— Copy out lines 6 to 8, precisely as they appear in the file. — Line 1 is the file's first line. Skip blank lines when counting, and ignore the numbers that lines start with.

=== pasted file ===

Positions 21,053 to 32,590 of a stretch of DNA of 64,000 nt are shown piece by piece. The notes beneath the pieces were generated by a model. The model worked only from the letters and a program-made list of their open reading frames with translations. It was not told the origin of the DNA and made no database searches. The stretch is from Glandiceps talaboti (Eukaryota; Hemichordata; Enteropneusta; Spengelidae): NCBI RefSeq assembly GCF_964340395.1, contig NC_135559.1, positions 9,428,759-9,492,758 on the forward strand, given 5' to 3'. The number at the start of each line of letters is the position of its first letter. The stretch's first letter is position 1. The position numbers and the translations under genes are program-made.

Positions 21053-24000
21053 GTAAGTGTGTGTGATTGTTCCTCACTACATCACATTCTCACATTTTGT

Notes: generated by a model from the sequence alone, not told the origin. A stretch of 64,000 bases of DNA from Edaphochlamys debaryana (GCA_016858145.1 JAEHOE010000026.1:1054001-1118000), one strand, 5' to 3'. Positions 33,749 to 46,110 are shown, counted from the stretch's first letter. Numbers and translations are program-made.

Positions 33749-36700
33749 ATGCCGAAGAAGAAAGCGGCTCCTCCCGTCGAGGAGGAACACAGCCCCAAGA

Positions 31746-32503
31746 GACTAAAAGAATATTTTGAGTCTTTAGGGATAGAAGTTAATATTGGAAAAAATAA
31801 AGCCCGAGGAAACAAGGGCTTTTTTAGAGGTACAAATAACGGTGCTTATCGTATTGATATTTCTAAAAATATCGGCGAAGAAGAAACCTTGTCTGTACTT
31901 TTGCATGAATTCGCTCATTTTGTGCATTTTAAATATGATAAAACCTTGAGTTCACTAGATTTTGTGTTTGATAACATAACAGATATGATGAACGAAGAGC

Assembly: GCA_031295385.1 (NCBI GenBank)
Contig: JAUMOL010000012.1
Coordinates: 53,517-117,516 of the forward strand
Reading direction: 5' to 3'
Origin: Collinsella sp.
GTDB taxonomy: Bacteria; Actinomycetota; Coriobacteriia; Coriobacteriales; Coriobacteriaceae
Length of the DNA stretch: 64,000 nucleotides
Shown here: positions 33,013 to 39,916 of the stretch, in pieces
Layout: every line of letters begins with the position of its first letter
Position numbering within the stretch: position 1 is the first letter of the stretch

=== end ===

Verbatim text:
33749 ATGCCGAAGAAGAAAGCGGCTCCTCCCGTCGAGGAGGAACACAGCCCCAAGA

Positions 31746-32503
31746 GACTAAAAGAATATTTTGAGTCTTTAGGGATAGAAGTTAATATTGGAAAAAATAA